testing methods have been developed for the measurement of glucose. CDC (Centers
for Disease Control and Prevention) recently held a standards conference and is
exploring the possibility of developing a standard reference material for whole
The ADA has recommended accuracy goals twice
over the past twenty years, once in 1986 (target accuracy of +/- 15%) and once
in 1993 (target accuracy of +/- 5%) No company that manufacturers glucose meters
has developed a cost-effective system to meet these goals. A number of
alternative standards have been suggested by national standards organizations in
the U.S., Canada, and Europe. An international standard ISO DIS 15197 is
currently under development that recommends accuracy of +/- 20 mg/dl for glucose
values under 100 mg/dl and +/- 20% for higher glucose values.
Although data on glucose meters continue to show
variable performance, the newest generations of meters are simpler to use and
more accurate than older models. Improvements in the chemical, mechanical and
software components of glucose meters are continuing to help with the management
A Brief History of Self-Monitoring of Blood
Glucose with Glucose Meters
Anton Hubert Clemens received the first patent
for a blood glucose meter called the Ames Reflectance Meter on September 14,
1971. Richard K. Bernstein, an insulin dependent physician with diabetes, was
one of the first patients to monitor his blood glucose at home using a glucose
meter. He published a report on his experiences in an early volume of the
medical journal, Diabetes Care. He has also written a book on this subject "Dr.
Bernstein's Diabetes Solution: A Complete Guide to Achieving Normal Blood
The first articles in the medical literature on
the home blood glucose monitoring were published in 1978
(references 1-5). These demonstrated that patients could reliably measure
their blood glucose levels at home and improve control of their glucose levels. Today, you can find a
blood glucose monitor that can accurately measure levels.
In November 1986, the American Diabetes
Association, the Centers for Disease Control and Prevention, the Food and Drug
Administration, and the National Institutes of Health convened a Consensus
Conference on Self-Monitoring of Blood Glucose. The results of that conference
was that self-monitoring of blood glucose was an exciting and important tool for
effective management of patients with diabetes (reference
6). It was recommended that SMBG be used by patients to accomplish the
(a) Keep track of their glucose levels over
(b) Help make day-to-day decisions for managing glucose,
(c) Recognize emergency situations, and
(d) Educate themselves on how to manage their blood glucose levels
SMBG was first used because health care
providers and researchers believed that its use would help with glucose control
and that better glucose control would reduce or prevent diabetes complications.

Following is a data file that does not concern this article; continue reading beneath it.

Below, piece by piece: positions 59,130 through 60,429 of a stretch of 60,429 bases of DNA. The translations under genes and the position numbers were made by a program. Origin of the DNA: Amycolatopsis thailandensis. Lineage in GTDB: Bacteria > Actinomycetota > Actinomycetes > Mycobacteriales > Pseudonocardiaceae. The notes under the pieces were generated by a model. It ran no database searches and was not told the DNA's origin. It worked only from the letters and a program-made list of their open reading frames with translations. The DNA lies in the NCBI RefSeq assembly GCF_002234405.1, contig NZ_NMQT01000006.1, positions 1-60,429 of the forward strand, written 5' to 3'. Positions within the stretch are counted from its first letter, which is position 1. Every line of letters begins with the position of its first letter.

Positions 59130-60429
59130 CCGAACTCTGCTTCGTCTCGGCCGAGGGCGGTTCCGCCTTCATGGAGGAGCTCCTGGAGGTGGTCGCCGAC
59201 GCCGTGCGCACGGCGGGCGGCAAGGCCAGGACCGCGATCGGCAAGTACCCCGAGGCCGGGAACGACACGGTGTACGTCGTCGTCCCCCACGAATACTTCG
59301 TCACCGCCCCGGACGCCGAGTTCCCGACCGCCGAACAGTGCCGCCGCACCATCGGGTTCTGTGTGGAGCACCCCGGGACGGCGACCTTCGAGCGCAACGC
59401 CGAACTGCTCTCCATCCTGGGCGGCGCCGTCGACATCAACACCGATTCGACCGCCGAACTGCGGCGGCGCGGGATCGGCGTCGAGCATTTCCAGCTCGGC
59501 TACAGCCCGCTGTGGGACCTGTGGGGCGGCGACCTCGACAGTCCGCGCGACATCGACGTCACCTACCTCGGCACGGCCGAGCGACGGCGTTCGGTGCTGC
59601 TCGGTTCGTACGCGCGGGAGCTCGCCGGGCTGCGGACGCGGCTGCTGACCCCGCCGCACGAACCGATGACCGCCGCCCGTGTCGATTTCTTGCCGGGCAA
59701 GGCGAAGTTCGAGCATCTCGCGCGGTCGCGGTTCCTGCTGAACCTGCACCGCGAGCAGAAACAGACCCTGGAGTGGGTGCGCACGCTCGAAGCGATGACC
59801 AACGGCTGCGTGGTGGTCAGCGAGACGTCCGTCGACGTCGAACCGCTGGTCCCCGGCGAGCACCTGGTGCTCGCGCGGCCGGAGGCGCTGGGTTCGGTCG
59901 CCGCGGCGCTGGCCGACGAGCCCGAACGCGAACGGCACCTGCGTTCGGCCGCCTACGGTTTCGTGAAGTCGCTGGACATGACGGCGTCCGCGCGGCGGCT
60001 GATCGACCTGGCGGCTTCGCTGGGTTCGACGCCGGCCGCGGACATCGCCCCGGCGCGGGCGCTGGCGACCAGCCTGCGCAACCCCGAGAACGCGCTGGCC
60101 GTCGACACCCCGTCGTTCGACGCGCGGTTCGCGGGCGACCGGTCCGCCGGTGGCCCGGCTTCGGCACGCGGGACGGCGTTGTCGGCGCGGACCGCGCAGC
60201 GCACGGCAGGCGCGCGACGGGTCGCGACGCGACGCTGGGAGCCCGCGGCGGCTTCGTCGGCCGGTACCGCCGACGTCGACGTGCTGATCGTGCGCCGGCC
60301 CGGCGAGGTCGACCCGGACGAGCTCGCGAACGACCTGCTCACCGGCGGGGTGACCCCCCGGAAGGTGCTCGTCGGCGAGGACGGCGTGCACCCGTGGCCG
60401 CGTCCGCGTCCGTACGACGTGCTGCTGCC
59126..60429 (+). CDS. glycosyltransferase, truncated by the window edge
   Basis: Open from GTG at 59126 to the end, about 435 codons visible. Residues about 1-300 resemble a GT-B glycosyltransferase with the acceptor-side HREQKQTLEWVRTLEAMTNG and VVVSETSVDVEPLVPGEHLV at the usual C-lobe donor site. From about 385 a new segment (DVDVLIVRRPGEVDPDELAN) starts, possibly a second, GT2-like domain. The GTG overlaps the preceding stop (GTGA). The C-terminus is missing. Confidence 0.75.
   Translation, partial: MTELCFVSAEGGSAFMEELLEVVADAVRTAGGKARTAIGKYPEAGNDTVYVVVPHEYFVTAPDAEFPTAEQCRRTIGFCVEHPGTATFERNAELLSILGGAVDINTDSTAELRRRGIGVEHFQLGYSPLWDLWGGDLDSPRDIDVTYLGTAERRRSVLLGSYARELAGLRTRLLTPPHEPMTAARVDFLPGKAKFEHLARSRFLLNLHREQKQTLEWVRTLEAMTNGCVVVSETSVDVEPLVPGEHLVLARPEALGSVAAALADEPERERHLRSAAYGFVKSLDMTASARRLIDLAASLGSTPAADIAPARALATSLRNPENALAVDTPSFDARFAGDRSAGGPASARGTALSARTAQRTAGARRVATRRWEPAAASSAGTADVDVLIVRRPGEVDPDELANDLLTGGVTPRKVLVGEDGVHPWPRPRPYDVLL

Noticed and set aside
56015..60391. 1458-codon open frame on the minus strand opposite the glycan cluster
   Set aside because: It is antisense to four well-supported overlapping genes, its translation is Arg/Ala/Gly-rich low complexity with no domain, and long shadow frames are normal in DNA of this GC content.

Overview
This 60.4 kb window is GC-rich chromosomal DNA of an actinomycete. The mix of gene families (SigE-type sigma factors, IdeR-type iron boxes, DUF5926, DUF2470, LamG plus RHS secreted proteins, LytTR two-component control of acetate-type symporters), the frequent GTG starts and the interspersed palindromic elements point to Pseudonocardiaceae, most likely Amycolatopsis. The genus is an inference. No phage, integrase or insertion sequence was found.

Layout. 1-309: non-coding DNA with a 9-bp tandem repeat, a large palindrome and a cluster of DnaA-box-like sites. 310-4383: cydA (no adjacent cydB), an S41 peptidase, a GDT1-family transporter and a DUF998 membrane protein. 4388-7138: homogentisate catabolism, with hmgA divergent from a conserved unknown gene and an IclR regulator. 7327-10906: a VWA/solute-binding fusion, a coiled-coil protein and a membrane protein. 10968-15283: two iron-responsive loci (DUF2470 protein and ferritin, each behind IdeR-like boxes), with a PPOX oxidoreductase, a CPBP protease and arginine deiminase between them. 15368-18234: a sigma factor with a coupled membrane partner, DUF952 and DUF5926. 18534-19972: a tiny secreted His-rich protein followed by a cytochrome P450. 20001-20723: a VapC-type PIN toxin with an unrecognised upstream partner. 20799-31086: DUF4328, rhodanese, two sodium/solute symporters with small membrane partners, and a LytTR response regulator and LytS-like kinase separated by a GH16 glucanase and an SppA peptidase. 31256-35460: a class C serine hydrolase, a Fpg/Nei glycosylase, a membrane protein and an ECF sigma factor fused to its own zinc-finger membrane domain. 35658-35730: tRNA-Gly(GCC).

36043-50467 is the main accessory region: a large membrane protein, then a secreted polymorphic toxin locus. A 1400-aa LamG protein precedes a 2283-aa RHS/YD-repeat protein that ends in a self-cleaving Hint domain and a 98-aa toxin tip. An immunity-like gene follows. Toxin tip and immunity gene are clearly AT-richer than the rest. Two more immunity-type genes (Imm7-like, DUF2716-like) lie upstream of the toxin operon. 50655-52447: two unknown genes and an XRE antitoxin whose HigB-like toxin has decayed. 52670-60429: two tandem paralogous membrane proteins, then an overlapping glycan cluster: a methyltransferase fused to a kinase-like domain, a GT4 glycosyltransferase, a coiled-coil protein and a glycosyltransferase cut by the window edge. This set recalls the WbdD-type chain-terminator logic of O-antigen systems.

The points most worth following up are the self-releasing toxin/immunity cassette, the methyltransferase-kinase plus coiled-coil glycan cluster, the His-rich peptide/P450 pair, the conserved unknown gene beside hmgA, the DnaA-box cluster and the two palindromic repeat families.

In other words, if hyperglycemia (too much glucose in the blood) and
hypoglycemia (too little glucose in the blood) could be controlled, people with
diabetes would remain healthier.
This expectation was shown to be true in 1993,
when the National Institute of Diabetes and Digestive and Kidney Diseases (NIDDK)
published results of a large and conclusive study called the Diabetes Control
and Complications Trial (DCCT), which involved patients at 29 medical centers in
the United States and Canada. In this study, SMBG was an important part of the
glucose control strategy.
This study showed that for persons with type 1
diabetes, intensive treatment to keep blood glucose levels close to normal
reduced the rate of diabetic complications. In fact, the risk reduction was 76%
for eye disease, 50% for kidney disease, and 60% for nerve disease.
These benefits of tight control of glucose were
not problem-free however. Patients in the intensive treatment group had an
increased risk of hypoglycemia.
In September 1993 the American Diabetes
Association held a second Development Conference on Self-Monitoring of Blood
Glucose. This conference noted that SMBG was an important component of the
treatment plan of patients with diabetes mellitus and four major reasons for
using SMBG were discussed:
(a) Controlling glucose at a specific, healthy
(b) Detecting and preventing hypoglycemia, and severe hyperglycemia,
(c) Adjusting care in response to changes in life-style for individuals
requiring medication, and
(d) Determining the need for starting insulin therapy in gestational diabetes
mellitus (temporary diabetes that happens during pregnancy).
Currently, the market for blood glucose meters
is several billions dollars per year worldwide and growth continues.
1. Danowski TS and Sunder JH: Jet injections of insulin during self-monitoring
of blood glucose. Diabetes Care 1:27-33, 1978.
2. Skyler JS et al: Home blood glucose
monitoring as an aid in diabetes management. Diabetes Care 1:150-157, 1978.
3.Sonksen PH, Judd Sl, and Lowy C: Home monitoring of blood glucose- method for
improving diabetic control. Lancet 1: 729-732, 1978.
4. Walford S et al: Self-monitoring of blood
glucose -- improvement of diabetic control: Lancet 1: 7320735, 1978.
5. Peterson et al: Feasibility of tight control
of juvenile diabetics through patient-monitored glucose determinations. Diabetes
27(suppl 2): 437, 1978.
6. Ikeda Y et al: Pilot study of
self-measurement of blood glucose using the Dextrostix-Eyetone system for
juvenile-onset diabetes. Diabetologia 15:91-93, 1978.
(From the Food and Drug Administration)
Blood Glucose, Glucose
health education project is supported
by Chong's Health Care at http://www.cljhealth.com, one of the leading companies in the discovery of
medicines for diabetes.